Dataset 5 (convictions) contained records of all dispositions for minors in. Alameda. County occurring between January 1, 2.

December 3. 1, 2. Population of Interest: The population of interest included 4. Y transition services between July 1, 2. June 3. 0, 2. 01. Key Variables: the following key variables are referred to throughout this report. New conviction (post- program): a new conviction post- program refers to a conviction that resulted from an arrest that occurred after the program start date. Prior conviction: A conviction that occurred based on an arrest that occurred before the program start date.

Violent conviction (post- program): A conviction related to a violent offense is recognized as such by the California Attorney General’s office. Aggregate risk score: A score related to the YLS/CMI measure that represents the total of all measured risks. A higher score means greater propensity to re- offend. Program dosage: a sum total of all hours served by the JJC program in both individual and group contexts. Analysis strategy: Descriptive statistics were used to examine frequency of post- program convictions, mean risk scores, and demographic characteristics. Chi- square tests, t- tests, and correlations were also used to examine differences between groups on key new conviction outcomes.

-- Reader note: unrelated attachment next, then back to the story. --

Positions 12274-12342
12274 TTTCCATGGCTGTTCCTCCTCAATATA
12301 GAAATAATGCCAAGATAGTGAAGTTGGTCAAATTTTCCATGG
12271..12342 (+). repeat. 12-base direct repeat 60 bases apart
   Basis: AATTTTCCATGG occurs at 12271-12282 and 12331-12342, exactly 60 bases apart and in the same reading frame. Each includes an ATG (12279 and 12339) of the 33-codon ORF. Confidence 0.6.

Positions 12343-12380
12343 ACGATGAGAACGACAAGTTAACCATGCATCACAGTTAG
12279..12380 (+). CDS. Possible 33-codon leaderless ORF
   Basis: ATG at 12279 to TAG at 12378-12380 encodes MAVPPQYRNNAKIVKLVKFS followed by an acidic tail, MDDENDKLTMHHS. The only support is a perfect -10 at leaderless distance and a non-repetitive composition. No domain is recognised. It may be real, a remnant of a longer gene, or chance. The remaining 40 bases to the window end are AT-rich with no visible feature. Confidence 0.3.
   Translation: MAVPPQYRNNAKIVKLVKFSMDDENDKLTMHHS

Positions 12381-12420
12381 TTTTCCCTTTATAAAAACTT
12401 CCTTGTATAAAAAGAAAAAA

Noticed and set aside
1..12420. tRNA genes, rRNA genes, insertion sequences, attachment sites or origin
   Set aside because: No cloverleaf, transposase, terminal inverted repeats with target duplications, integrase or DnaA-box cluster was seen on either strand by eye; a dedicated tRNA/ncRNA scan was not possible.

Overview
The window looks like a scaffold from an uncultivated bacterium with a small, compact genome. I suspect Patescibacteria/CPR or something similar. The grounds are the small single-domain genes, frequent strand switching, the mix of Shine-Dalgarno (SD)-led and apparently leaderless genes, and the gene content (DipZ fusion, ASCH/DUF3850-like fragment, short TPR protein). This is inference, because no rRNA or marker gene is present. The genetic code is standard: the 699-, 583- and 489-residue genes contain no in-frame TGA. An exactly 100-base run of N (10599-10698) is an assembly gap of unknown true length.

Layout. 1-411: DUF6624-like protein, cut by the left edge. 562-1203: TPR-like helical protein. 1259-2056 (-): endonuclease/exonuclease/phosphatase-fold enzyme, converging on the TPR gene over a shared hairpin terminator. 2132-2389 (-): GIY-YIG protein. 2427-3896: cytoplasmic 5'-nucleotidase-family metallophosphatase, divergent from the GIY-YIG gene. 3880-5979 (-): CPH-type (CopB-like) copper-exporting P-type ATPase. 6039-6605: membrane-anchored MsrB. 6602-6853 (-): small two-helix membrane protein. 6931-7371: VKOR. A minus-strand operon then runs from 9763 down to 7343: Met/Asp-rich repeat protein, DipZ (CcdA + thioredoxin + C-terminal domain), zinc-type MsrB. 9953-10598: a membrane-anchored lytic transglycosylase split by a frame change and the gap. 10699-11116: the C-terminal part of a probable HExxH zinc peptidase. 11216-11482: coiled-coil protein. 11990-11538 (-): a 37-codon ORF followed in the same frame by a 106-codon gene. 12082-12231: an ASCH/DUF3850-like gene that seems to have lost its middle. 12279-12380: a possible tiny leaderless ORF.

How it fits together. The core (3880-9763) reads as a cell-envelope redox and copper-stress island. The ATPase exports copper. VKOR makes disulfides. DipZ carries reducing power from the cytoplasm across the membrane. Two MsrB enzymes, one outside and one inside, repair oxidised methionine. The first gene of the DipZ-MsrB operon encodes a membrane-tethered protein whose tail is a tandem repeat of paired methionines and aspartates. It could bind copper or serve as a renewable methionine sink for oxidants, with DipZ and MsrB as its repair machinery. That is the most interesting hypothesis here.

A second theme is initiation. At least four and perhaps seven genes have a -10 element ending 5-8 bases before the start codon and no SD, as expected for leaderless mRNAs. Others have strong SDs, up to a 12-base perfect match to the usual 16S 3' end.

Multiple regression and ANOVA were also used to model new convictions by multiple independent variables. Description of Population. Agencies served 4.

Y funding between July 1, 2. June 3. 0, 2. 01. The following are the relevant demographic characteristics related to this population. African American, 2. Hispanic, 7% Asian or Pacific Islander, and 3% other. The average risk level among program participants was 1. This average of 1.

The Impact of Gun Violence on Children, Families, & Communities – CWLAOver the past few years, gun violence has risen to the forefront of public consciousness. Much of the debate has focused on gun regulation and keeping deadly weapons out of the hands of potential killers, particularly those with mental illnesses. Unfortunately, far less attention has been dedicated to the impact of gun violence on victims. While individuals killed and injured in atrocities such as the Sandy Hook and Aurora Theater shootings are publicly remembered and mourned, victims of these tragedies are not limited to those men, women, and children killed, injured, or present during these horrific events.

The consequences of gun violence are more pervasive and affect entire communities, families, and children. With more than 2. Finkelhor et al., 2. Although mental health problems are part of the debate about gun regulation, the discussion has focused primarily upon the mental health of the perpetrators’ of gun crimes. In fact, most people with mental illnesses are not violent and are actually more likely to be victimized than they are to victimize others (Teplin et al, 2.